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Yiddish with Dick and Jane Hardcover – September 13, 2004
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From Publishers Weekly
Dick and Jane are all grown up, and they're living in the real world-and it's full of tsuris (troubles). That's the premise of this hilarious little book, which functions both as a humorous tale and a genuine guide to a language with a sentiment and world view all its own. Jane is married to Bob and has two perfect children. Dick schmoozes with business people over golf: "Schmooze, Dick. Schmooze...." Their sister, Sally, who teaches a course in "Transgressive Feminist Ceramics," can see that life is not perfect, even though dear Dick and Jane cannot. Their mother has a stroke ("Oy vey, Jane," says Dick when he learns the news). Bob's best friend's wife is having an affair because the best friend himself is gay ("'Tom is more than gay, Sally,' says Dick. 'He is overjoyed.'... 'Oy Gotenyu oh, God help us,' sighs Sally.") And purse dealers take advantage of the gullible. The brief story is priceless, but the equally funny glossary is a great reference to which readers can return any time they need the right Yiddish word-or whenever they need to determine whether the jerk they just saw is a putz, a schmo or a schmuck.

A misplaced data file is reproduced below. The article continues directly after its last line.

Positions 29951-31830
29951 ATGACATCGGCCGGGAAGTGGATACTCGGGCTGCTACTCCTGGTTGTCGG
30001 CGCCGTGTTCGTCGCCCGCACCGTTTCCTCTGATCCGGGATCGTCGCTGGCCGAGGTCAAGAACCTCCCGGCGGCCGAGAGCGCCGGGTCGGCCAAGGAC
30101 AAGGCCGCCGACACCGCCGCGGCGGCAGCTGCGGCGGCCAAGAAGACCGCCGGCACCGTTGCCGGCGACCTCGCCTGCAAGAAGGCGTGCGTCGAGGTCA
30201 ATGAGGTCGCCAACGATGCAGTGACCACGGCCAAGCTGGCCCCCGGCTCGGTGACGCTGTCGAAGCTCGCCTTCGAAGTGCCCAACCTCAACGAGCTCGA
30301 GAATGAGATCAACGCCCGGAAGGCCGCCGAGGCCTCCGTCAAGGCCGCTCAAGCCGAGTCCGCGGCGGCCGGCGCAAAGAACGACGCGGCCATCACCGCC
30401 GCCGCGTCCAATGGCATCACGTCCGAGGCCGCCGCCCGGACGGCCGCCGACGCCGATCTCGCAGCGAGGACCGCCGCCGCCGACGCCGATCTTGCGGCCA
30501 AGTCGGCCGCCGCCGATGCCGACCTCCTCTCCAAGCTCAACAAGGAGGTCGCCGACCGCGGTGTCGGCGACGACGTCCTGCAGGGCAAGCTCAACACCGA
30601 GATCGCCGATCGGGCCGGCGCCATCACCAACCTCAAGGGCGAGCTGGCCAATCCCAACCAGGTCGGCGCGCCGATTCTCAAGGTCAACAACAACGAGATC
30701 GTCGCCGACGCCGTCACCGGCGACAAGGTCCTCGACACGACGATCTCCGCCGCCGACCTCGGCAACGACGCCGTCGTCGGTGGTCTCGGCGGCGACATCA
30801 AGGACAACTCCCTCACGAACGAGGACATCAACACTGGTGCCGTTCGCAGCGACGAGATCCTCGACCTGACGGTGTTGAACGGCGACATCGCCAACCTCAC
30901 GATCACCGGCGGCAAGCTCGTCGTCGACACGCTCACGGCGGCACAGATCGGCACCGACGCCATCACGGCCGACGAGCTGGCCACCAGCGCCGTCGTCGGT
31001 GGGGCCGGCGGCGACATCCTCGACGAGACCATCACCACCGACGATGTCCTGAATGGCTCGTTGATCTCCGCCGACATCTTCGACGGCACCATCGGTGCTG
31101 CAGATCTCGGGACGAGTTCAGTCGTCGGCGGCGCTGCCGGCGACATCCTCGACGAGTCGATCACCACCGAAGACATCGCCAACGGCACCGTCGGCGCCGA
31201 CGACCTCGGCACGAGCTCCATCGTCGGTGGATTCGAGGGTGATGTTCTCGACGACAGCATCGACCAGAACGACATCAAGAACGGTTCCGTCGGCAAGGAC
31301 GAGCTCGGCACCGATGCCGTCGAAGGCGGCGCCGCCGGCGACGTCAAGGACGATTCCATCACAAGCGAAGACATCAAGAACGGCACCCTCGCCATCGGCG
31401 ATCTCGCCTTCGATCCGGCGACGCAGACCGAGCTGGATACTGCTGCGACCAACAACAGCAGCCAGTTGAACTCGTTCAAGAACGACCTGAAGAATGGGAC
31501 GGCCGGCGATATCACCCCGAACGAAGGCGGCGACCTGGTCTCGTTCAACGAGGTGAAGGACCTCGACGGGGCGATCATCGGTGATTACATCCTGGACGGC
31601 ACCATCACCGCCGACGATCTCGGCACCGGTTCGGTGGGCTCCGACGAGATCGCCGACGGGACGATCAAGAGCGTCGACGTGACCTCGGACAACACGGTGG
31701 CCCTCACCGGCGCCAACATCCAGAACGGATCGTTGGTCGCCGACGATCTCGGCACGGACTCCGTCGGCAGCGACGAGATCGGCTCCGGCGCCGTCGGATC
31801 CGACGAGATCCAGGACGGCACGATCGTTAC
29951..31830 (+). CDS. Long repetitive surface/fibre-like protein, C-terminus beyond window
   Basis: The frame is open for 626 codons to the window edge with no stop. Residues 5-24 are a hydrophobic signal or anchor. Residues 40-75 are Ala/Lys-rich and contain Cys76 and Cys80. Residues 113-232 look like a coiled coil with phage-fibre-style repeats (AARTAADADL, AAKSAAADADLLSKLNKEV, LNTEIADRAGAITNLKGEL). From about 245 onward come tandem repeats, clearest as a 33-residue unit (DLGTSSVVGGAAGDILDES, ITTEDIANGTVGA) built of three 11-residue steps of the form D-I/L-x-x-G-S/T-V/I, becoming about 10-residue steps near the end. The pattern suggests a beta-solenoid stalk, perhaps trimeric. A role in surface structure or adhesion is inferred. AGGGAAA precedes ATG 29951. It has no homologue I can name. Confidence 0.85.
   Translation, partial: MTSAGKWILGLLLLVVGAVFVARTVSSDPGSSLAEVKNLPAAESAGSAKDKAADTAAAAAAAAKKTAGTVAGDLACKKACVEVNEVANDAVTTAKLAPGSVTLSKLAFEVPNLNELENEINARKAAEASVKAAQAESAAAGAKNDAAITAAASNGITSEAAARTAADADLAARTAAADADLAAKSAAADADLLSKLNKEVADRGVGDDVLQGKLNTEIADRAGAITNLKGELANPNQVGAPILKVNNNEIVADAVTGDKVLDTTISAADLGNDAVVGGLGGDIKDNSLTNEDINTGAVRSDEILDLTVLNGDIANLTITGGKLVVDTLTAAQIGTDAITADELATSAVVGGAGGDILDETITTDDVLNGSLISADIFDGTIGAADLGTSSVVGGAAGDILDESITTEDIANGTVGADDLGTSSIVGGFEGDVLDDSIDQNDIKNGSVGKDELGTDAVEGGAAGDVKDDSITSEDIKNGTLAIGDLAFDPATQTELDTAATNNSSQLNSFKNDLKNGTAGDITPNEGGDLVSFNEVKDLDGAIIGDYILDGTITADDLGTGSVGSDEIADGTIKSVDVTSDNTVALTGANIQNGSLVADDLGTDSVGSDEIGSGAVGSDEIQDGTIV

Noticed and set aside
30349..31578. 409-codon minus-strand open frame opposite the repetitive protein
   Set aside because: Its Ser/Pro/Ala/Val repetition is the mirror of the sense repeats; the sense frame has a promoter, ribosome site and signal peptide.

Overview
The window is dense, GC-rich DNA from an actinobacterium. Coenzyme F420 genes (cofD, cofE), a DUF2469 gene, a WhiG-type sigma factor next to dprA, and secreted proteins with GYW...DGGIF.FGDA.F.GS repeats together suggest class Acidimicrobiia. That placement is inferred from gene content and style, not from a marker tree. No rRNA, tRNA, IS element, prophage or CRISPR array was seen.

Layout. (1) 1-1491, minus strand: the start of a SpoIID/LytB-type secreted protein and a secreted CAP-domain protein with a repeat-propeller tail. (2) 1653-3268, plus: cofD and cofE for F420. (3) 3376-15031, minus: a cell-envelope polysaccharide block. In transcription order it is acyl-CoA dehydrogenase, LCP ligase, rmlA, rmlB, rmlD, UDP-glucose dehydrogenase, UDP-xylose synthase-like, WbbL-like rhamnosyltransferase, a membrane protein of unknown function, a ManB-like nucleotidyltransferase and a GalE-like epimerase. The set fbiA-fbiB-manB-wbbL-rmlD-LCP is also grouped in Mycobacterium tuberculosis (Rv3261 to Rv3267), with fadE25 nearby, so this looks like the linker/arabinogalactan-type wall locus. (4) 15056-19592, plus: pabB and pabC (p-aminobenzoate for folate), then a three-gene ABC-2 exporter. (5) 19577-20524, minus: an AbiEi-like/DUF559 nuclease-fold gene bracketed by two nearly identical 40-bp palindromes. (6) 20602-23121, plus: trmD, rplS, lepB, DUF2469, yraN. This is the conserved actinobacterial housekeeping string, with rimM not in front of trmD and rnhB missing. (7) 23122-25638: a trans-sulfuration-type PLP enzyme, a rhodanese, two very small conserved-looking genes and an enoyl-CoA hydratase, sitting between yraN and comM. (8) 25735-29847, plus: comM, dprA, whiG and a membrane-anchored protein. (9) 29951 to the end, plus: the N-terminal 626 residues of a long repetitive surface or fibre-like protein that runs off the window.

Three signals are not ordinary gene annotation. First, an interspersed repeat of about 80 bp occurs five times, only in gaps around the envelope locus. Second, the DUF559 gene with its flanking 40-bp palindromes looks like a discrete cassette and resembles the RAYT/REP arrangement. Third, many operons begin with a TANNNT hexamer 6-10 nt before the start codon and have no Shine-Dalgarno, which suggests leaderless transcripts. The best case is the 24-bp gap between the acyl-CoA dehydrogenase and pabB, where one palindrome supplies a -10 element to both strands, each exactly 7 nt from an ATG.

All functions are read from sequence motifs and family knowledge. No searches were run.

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About the Author
Ellis Weiner has been an editor of National Lampoon, a columnist for Spy, and a contributor to many magazines, including The New Yorker and the New York Times Magazine. He lives in Pennsylvania.
Barbara Davilman lives in Los Angeles, where she writes for television.
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Top Customer Reviews
The story has 40 old-fashioned watercolor illustrations that recall the style of the original readers but with content that reflects the realities of 21st century life. The text includes such dialog as "See Jane schlep. Schlep Jane schlep." There is a glossary containing over eighty Yiddish words and phrases and one in Chinese (yes, Chinese!) that can be found in the story. Some of the funniest things in the book can be found in this glossary, where the authors explain the origins and usage of the words. An example definition is "Mechuleh - bankrupt, kaput... See how the letters for 'kaput' are in the word 'bankrupt'? Isn't language great?" You might not learn more than a smattering of Yiddish phrases from this book, but you will have some laughs over the parody and take a nostalgic trip back to the primers that taught you to read. So nu? Why not share this book with the whole mishpocha!
Funny and well done, with story lines for adults.
But for an updating of the very goyish Dick and Jane with a nice Jewish twist, this is fun, fun, fun! Sure to tickle the funny bone of anyone who grew up reading these books and felt a little outside of things. Here is a book for them.
The single funniest part of the book is where a disturbing discovery is accompanied by the caption "Oy gevalt." I will say no more about it so as not to spoil the effect.